A Parsi state of mind
Her first film Little Zizou will be released on March 13. Fifty-two-year-old writerphotographer Sooni Taraporevala speaks to Naomi Canton about her directorial debut.india Updated: Mar 04, 2009 16:03 IST
Her first film Little Zizou will be released on March 13. Fifty-two-year-old writerphotographer Sooni Taraporevala speaks to Naomi Canton about her directorial debut.
Why have you written a comedy about two Parsi families with extremely opposite value systems living in contemporary Mumbai?
I’m a Parsi who grew up in that community. So, the story came from my own experiences. Though it’s set in the Parsi world, I wanted it to reflect what’s happening in communities and religions across the globe. The constant battle in those communities between the fundamentalists and liberals is what the story is about.
It’s intended for any audience but I hope and pray Indians like it. It was a story I wanted to make and I set it in a world I know well.
The Parsi community has not been exposed in films much. I’ve made sure my film has an authentic feel. The actors playing Parsis
are mostly Parsis.
How come John Abraham ended up with a cameo?
Once you see the film you will know that for the lead, we needed a character much younger than John.. and someone not as gorgeously handsome as him. Zoya Akhtar helped me with the casting. It’s a small budget film. Put it that way.. it’s less than one tenth the budget of Slumdog Millionaire. It’s cost us less than $ 1 million.
You have written much acclaimed screenplays like The Namesake and Salaam Bombay. Why such a low profile film then?
What do you mean by low profile? When you direct your first film, you don’t start off with the highest of profiles. If people like it, then it takes off and things happen. How has Little Zizou been received at film festivals across the world? We got the Time Warner Award for the Best Screenplay.. and I was adjudged Best Director in New York.
We also won the Best Producer award in Singapore. Your son, Jahan Batlivala, is acting as Xerxes, the 11-year-old soccercrazy son. And your daughter Lyanah Batlivala is Liana, the daughter of the other Parsi family.
What made you cast your own children?
Neither Jahan nor Lyanah are actors. I wrote several roles with specific actors in mind. Similarly, I wrote the roles for my kids. They were tailor-made for them. I have always been inspired by what they do and say. And that’s how these roles came about. I made an agreement with Firdaus, my husband, that this would be their first and last film until they grew up. Little Zizou is a one off experience for them. It’s a family and friends’ film in several ways.
How was the experience of directing your own children?
I didn’t have any problems directing my kids — it was the easiest part of the whole process. (Laughs) Jahan says that I was kinder to him on the sets than at home. They improvised a lot and more than lived up to what I thought they were capable of.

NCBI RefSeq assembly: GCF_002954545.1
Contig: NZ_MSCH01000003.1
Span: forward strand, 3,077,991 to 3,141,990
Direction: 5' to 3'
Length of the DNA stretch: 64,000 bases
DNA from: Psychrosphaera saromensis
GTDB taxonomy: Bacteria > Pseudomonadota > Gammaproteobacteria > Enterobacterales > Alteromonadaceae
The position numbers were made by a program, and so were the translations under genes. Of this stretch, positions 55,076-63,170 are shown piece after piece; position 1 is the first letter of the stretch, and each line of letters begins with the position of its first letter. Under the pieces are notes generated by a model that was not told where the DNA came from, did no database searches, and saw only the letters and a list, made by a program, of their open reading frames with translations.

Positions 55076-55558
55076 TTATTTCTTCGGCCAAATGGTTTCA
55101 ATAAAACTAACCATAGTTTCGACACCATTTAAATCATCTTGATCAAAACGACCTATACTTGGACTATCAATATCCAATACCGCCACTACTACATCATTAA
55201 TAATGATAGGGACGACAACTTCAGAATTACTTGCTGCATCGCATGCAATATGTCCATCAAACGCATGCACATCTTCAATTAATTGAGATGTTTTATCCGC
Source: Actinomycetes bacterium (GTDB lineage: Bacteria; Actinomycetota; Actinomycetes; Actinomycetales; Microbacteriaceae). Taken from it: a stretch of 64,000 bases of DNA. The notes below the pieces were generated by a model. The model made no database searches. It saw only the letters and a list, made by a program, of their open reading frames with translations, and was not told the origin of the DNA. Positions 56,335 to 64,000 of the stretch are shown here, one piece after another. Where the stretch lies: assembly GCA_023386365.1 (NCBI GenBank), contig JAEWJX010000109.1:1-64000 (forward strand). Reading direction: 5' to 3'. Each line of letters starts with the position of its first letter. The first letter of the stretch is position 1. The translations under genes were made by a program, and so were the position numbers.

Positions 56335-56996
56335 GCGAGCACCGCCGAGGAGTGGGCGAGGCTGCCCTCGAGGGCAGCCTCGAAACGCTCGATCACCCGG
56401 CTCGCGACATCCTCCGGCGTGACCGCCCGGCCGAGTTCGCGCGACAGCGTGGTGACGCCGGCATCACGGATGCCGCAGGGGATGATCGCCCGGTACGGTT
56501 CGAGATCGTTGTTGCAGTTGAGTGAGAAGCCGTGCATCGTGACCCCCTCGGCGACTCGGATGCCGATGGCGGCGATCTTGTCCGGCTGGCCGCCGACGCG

You have written 20 screenplays but only six were made into movies. What happened to the rest?
You get commissioned to write scripts but sometimes, for some reason or the other, the film is not made. This is the only script I have written that was not commissioned. I had some time on my hands after The Namesake and I was tinkering with an idea I had nurtured for a while. I found I was really enjoying myself. That’s how I got into this crazy world of Parsis.
I wrote the original script in 10 days and then spent two years writing 17 drafts. I wrote with many actors and locations in mind. Eventually, I thought I was the best person to direct the film because it was a world I knew well. It was not a conscious career move.
But then I never wanted to be screenplay writer either. I just ended up doing that.. and I just ended up doing this. I don’t know what will happen next. I never plan my life. But I enjoyed the experience and would like to direct again.
What were the highs?
Collaborating with some wonderfully talented people. I was a hands on director , involved with every department.. and that made a difference. For 20 years I had been in a relatively solitary profession, although as a writer, you take notes from a lot of people.. it’s a collaborative effort. In fact, the hardest part was having to stick to a schedule. We had to shoot 170 scenes in 42 days, in the heat of Bombay’s summer.
How difficult was it considering you’ve never trained as a director?
Not difficult. I’ve been on several sets.. I’ve been writing for 20 years.. and I’ve done still photography of films. So I was familiar with the narrative and the visual elements of filmmaking. The only thing I wasn’t that familiar with was working with actors. For that I took advice from Mira (Nair).
What was the one advice she gave you?
She told me that actors were very special and in front of the camera they can be really vulnerable. It was important to make them feel, protected and cared for. I made my cast feel as comfortable as possible. Since I had written the script, I was open to improvisations. I think they enjoyed themselves and gave their best. I am not the kind of director who casts someone and then expects him to be differen. Nor do I show actors what to do or how to do it.
Would you say the story of Slumdog Millionaire is similar to your Salaam Bombay?
(Laughs) Someone wrote somewhere that Slumdog.. is Salaam Bombay on speed. I think that summarises it best.
Would you like to write for Danny Boyle?
Sure, why not? Why have you always been associated with independent cinema? It’s the kind of cinema I like watching. I think mainstream and independent cinema are finally coming together now. Every production house has an independent arm.
What’s your next project?
I’ve been commissioned to adapt Mark Shand’s Travels On My Elephant into an English film. I’ve not been asked to direct though.